With mock exams looming, students at Urmston Grammar Sixth form have been revising tirelessly, aiming for those high marks that will secure their future. It is futile to suggest that revision isn’t difficult, hours of seemingly meaningless memorising is no one's favourite way to spend their Christmas holidays. However, the work we do is valuable and can help all the more when preparing, at the last minute, for exams. 

Despite my attempts to stay focused, I've found myself becoming distracted by social media. This is a problem I am certain I share with other peers my age, making it even more difficult for young students to study for lengthy revision periods. This concept is far from revolutionary, with hundreds of studies proving the harms of social media on effective revision. So I have to ask myself and others, Is social media more harmful than good?

I spoke to Lola Terry-Leahy, a fellow student at my sixth form, about how she feels social media has affected her revision over the holidays. She said ‘It’s definitely been a distraction whilst trying to revise, I always stop to check notifications that I get. But it's also been helpful to stay in touch with friends so I don't get too stressed or in my own head about revising ‘.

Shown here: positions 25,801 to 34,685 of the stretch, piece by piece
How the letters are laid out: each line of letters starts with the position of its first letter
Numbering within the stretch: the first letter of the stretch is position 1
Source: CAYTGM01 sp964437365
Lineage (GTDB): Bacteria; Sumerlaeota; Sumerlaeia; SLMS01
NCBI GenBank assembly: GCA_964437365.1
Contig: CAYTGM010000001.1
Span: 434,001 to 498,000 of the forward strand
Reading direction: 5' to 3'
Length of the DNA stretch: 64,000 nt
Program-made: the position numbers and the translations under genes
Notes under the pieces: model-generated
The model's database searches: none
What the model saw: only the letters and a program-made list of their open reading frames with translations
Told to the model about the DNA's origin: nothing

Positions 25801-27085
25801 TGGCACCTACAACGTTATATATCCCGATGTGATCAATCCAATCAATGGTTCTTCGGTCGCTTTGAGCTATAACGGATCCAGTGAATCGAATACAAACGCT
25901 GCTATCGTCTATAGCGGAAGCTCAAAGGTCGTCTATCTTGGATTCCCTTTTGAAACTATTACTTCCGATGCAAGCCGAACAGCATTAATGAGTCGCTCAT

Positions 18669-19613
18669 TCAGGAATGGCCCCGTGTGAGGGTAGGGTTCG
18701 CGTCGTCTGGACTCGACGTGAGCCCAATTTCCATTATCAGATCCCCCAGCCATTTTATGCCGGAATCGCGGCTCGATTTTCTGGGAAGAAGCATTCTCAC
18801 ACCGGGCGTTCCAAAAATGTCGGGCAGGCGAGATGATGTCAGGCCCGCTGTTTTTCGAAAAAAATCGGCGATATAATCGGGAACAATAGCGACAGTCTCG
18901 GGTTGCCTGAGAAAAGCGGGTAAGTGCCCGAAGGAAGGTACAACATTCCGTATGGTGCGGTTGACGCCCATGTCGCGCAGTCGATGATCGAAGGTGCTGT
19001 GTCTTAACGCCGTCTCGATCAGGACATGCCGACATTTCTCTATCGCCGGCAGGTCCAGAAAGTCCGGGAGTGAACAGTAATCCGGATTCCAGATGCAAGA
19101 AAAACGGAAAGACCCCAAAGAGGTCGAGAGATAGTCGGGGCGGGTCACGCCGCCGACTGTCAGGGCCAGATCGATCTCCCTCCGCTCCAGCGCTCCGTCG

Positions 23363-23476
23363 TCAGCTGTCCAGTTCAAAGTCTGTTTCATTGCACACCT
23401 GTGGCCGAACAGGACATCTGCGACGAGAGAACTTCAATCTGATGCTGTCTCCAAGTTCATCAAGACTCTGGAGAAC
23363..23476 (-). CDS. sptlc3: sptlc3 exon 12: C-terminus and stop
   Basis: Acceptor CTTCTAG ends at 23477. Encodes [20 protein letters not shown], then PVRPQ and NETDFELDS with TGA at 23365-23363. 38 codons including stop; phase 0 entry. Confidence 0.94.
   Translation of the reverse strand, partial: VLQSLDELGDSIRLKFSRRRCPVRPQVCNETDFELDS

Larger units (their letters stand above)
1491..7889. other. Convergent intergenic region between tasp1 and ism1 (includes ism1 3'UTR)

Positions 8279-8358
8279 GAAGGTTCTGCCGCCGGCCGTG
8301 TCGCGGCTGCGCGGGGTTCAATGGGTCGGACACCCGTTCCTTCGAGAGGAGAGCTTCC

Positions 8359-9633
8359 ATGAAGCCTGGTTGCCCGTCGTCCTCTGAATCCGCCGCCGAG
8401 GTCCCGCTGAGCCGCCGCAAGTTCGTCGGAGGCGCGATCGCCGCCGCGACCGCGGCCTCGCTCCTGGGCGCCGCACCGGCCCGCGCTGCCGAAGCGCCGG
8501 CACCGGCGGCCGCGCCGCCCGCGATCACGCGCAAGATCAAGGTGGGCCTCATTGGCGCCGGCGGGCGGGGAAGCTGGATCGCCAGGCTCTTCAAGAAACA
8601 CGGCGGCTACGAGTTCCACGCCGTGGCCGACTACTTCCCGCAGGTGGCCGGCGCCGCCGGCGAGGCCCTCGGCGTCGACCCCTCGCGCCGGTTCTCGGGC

I myself have found the urge to check that ping an irresistible escape from the piles of paper in front of me. However, what is the solution?

My aim is not to encourage everyone to delete their snapchat and instagram, instead I believe that we must learn to adapt with the new media. Turning your phone on do not disturb, or better yet, placing it in a different room, in order to remove that distraction, are only a couple of examples of way’s students can adapt. 

Nevertheless, with all these provisions needed, in order to efficiently focus, I beg the question again. Is social media a useful tool or simply a distraction?